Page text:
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Focusing our Families on Christ at Advent

November 29 2017
November 29 2017

By

Growing up, we didn’t really discuss the term “Advent.” We talked more generically about the “Christmas season.” As I grew into adulthood and eventually became a parent, I found the observance of Advent helpful in reframing my thoughts and the celebrations of my own family. Advent spans the four Sundays leading up to Christmas. The focus of the season is on both preparing to celebrate the birth of Jesus and anticipating the return of Christ.

The season of Advent is undeniably marked by a spirit of expectation, of anticipation, of preparation, and of longing. I am already hearing my own children getting excited about the lights, music, and festive decorations. But it is above all a season of hope. This is comforting when we look at the broken world around us. With headlines blaring gloom and doom—from natural disasters to horrific crimes—it would be easy for us to either despair or become desensitized to such news. However, that is where this season intersects our brokenness and reminds us of the hope we have in Christ. We can use this season to talk to our children about the hope we have in Christ. Advent celebrates a truth about God, the revelation of God in Christ, through whom all of creation might be reconciled to God.

As parents, we have the joy of ushering our children into this celebratory season. While it is easy to get caught up in the festivities, it can sometimes be challenging to quiet our hearts and ready ourselves for the true celebration. Coming together as a family for The Redeemer Book Table is stocked with wonderful resources for children and families at Advent! morning or evening traditions is a helpful way to keep a steady rhythm amidst the busy season (see last year’s post on ideas for your family). Devotional readings, prayer, and singing Christmas hymns are other ways to actively observe the waiting spirit of Advent as a family.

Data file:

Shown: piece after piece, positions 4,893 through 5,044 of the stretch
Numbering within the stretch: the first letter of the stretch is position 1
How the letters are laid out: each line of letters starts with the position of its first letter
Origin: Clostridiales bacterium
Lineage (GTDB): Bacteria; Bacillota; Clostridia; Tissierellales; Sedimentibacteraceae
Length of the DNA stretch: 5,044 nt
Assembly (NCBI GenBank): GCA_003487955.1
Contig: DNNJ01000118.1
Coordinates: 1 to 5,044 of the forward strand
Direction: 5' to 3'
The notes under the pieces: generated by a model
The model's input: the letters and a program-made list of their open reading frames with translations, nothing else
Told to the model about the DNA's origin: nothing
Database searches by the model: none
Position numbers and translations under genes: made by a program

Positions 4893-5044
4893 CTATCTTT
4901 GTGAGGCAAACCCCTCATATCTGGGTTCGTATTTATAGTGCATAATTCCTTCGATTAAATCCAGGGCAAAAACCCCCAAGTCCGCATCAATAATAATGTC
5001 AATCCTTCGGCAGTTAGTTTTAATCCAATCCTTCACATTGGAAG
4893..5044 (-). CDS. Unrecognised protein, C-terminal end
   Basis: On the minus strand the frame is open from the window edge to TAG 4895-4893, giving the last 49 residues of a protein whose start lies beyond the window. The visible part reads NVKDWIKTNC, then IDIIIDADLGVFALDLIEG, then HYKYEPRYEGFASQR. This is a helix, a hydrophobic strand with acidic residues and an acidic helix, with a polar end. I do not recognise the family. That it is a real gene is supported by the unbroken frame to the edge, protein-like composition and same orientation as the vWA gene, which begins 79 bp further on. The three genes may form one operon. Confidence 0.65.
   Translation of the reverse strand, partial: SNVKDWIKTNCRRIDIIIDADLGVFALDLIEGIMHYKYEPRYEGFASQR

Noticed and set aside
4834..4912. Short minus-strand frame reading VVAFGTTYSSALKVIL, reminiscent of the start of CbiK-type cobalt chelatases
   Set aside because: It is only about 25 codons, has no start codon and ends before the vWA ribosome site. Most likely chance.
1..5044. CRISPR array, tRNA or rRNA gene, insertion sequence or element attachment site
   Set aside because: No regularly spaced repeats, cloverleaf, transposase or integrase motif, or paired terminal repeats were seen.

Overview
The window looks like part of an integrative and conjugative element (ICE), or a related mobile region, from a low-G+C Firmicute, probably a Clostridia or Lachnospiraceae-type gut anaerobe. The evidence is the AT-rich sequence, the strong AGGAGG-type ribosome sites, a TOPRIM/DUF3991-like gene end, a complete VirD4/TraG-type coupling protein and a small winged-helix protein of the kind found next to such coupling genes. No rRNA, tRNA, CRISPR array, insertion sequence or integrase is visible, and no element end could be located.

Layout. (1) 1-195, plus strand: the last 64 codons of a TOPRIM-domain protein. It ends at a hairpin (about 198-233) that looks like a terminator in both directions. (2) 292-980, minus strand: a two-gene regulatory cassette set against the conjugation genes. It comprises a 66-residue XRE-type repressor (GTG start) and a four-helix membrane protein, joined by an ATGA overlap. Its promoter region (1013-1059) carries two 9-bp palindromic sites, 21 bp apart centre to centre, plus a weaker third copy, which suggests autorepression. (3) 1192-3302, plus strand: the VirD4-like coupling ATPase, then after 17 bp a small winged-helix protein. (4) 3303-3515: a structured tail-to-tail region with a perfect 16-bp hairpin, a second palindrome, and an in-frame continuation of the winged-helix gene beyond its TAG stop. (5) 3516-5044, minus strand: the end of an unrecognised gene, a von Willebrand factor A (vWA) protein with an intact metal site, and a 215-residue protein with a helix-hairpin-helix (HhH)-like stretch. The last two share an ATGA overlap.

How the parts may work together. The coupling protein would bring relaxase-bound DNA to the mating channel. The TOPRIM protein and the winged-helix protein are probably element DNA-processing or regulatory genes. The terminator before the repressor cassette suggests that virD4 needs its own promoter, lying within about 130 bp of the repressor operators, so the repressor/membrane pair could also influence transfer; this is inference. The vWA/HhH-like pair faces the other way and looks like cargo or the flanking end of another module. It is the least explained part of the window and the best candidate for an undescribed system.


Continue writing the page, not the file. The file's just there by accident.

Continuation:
To keep the focus of our family on the heart of Advent, it is important to point children back to Christ in our conversations about Christmas. The Christmas season is rich with symbolism, and the sights and sounds of the season offer many opportunities to do this.

  • When we are discussing our excitement about Jesus’ birth, we can ask our children “Why is that exciting?” This gives them a chance to connect the celebration of Christ’s coming with his finished work for us on the cross.
  • When we talk about giving and receiving of presents, we can remind our children that we give gifts to imitate God’s great gift to us — His sending Jesus to be born and die on the cross for our sins.
  • As we decorate with Christmas lights and see light displays in our neighborhoods, we can remind our children that all these lights point to the Light of the World. Star-shaped cookies and ornaments remind us of the Star of Bethlehem that led the Wise Men to Jesus.

Christ’s coming down to earth in human form is a joyous occasion indeed. Through the eyes of our children, and their unbridled joy during Advent, we can look with anticipation at what God is doing and what he is going to do at his second coming.  In this way, our prayer can truly be:

Oh come, oh come Emmanuel, and ransom captive Israel

That mourns in lowly exile here, until the Son of God appear.

Rejoice! Rejoice! Emmanuel shall come to thee, oh Israel!


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